I sensed the Juni River hours before we finally crested a hill and saw it glittering in the valley beneath us. A part of my soul begged me to urge my horse to a gallop to reach the riverbanks more quickly. I resisted, and instead savored the scent of the water as we slowly drew closer. It had been months and months since I’d visited a water of consequence. The descent into the valley was steep in places, and we took our time. Summer had a stronger hold on the valley than the moors or hills. At lunch, Ilya’s crowning achievement was goading Galo into telling one of the Angari bedtime stories that featured wicked elves. His second achievement was convincing his sister, Aurel, to tell an elven story in return. The discomfort that filled the glen dissipated slowly as everyone failed to get angry at the offensive stories. Ilya was still the only person who laughed because he thought it was funny, but there were a few real smiles.
We arrived late afternoon at the meadow where the Countess had predetermined to wait for the rest of her party. It was part of the river’s floodplain, and we had to ride down a particularly steep hill to get there. The grass was brilliant green, and tall trees lined the meadow and ventured to the riverbank. In the middle of the meadow someone had dug a fire pit and lined it with stones, but green grass was sprouting between the stones as if it’d been a while since anyone had stopped here. The road, Galo told me, was close by but hidden by a bend in the river.
The Juni River spread before us, wide and glittering, large pale rocks bursting from the water here and there like teeth of a truly unfortunate monster. I was pleased when Galo mentioned a series of pools a short way downriver which we could use to bathe before heading into the city. We unsaddled and made camp with a feeling of permanency that really wasn’t warranted. Still, the thought of an entire day without saddling a horse made the camp feel festive for man and beast alike. I helped with rubbing down the horses while others started working on the fire and arranging bedrolls, tack, and saddlebags around the pit.
Once the horses were seen to, I begged off to go relieve myself and headed into the woods downriver. I hadn’t gone terribly far out of sight before I saw the pools Galo had mentioned. The pale stone formed a shelf that jutted from the banks deep into the river. Bowls had been carved into the shelf close to the bank, far too uniform to have been the river’s doing. The water rolled over the shelf, filling the bowls and flowing through them clear as glass before tumbling back into blue-green depths. I pressed on a little further, getting past the shelf of rock, and really did find a place to relief myself before returning to the banks.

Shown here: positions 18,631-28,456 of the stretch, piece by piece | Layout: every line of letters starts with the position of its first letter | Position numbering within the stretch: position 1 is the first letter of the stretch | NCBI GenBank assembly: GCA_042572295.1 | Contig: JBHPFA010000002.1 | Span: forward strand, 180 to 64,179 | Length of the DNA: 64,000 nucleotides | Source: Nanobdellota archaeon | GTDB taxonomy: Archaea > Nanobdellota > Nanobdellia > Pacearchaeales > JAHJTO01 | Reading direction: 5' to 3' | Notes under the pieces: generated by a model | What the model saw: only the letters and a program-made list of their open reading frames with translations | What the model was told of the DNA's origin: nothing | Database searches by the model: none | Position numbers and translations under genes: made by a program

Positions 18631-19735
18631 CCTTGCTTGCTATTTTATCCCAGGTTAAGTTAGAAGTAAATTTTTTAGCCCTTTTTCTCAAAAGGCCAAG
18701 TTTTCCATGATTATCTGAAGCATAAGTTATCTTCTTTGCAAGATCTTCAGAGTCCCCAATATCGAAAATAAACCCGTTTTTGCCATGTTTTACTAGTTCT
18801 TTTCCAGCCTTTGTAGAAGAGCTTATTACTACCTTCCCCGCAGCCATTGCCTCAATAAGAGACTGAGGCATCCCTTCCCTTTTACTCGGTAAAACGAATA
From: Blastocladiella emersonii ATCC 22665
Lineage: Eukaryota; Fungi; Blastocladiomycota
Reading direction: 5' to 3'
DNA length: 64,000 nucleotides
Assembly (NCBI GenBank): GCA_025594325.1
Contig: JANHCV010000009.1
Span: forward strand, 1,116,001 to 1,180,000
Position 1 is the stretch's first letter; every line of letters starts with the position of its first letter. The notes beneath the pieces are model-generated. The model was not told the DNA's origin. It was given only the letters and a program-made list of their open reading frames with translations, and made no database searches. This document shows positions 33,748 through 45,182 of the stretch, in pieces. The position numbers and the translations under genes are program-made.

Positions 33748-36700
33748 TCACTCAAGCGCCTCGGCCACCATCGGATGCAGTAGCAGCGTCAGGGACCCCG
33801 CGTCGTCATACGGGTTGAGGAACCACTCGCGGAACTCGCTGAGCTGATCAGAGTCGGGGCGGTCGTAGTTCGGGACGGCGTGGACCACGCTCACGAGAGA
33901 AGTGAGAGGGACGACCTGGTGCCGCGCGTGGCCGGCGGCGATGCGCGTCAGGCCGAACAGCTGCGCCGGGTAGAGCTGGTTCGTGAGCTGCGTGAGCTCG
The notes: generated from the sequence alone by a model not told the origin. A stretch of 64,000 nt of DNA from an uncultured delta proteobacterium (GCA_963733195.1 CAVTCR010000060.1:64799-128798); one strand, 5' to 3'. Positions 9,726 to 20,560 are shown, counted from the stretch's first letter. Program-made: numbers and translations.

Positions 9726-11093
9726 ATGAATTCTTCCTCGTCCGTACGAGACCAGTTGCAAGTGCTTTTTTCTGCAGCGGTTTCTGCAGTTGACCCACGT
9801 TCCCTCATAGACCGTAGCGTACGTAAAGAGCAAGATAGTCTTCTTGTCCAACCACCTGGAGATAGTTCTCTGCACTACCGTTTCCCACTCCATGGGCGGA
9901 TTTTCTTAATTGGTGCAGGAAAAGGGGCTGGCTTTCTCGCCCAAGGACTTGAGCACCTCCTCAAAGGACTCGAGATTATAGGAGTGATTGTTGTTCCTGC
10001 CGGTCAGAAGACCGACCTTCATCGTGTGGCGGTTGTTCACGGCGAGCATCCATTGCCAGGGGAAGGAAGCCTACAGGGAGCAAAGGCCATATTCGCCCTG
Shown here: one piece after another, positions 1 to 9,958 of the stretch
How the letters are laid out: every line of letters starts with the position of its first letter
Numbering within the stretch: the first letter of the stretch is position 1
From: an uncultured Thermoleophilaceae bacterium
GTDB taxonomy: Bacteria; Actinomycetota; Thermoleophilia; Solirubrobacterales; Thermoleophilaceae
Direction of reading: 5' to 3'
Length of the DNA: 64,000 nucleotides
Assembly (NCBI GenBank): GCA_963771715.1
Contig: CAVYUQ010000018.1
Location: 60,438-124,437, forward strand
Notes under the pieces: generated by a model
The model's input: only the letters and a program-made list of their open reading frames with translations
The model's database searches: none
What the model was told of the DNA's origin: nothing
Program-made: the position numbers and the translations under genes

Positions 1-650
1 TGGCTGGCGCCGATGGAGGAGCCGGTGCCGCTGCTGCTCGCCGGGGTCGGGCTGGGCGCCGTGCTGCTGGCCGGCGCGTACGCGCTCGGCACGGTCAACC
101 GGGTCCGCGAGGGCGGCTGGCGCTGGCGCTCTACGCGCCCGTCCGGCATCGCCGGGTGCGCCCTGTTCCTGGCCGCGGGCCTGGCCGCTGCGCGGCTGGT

The Juni was strong, and deep, and ancient. She was cold and bright with snow from the Terrim Mountains, which she carried down to the Azulimar Sea. Well met, Lady of Moors and Mountains, I gave her a courtly greeting as I trailed my hand in the chill water.
Well met, Daiesenda. You taste of a hundred waters.
How did she know me? The “hundred waters” line I’d heard before from other rivers…but to recognize me as Daiesenda—Granddaughter of Ulmuren Daiesenda, King Under Daiesen. Then I remembered; My brother, Ayglos, had been through here already. He’d probably spent a good bit of time with the river since arriving in Gar Morwen. I caressed the current, asking permission to enter. A river such as this, old, with a voice so strong and distinct, should always be asked. She had nymphs of her own who had given her this voice. She granted my request, a gentle eddy of a laugh giving welcome.
Withdrawing, I retreated to a log and quickly shed my weapons and my clothes down to my under clothes, tucking it all in a careful bundle in the cleft of a tree. Then I walked into the river. The current moved around me, allowing me passage till I was deep enough to submerge. My nostrils sealed before the water closed over my head; its cold touch felt amazing on my face. My blue stripes began to bloom, and I dove to the river bottom, swimming and reveling in the feel of it. I had missed this.
Fish, large and small, flitted around me, their scales ranging from silver, to green, to ruddy. I swam deep, allowing the current to take me, then twisting out of it and swimming back to where I could just see the stone shelf. Diving and turning and weaving. I reveled in the motion as I played with the river. When I got tired, I hooked my fingers over a rock and lingered, letting my body sway in the current. Closing my eyes, I let my mind conjure memories while I rested. In my mind’s eye, the shining turquoise harbor of Cartahayna rose into view. Then the dark water of the Bandui River, gilded with fire. The stink of the kindly Tryber River. The glittering water of Galhara choked with flotsam. If I dug further in my mind, I found white sand, blue green expanse, and the scent of salt. The memory was fuzzier than I’d like. I felt the call of the sea trembling through the Juni’s waters—she was whispering about the beaches on her estuary—far from here. Sand. Marshes. A small harbor and a shoreline elsewhere dominated by cliffs. I could let go of the rock and she’d take me there. Sure and swift. I was tempted. Then adrenalin jolted through me, shattering my river-induced serenity. How long had I been out here? When I looked at the surface, the gold light of early evening was glittering above me.
I cursed silently. I hadn’t brought a towel. Drying off would be much harder without the sun. Not only that, but what if they had all panicked and gone hunting through the woods to find me? Cursing my foolishness again, I darted back toward the shore where I’d entered. Before I broke the surface, the river pressed me down. Wait.
Someone was sitting on the log on the river bank.
Between me and my knives.
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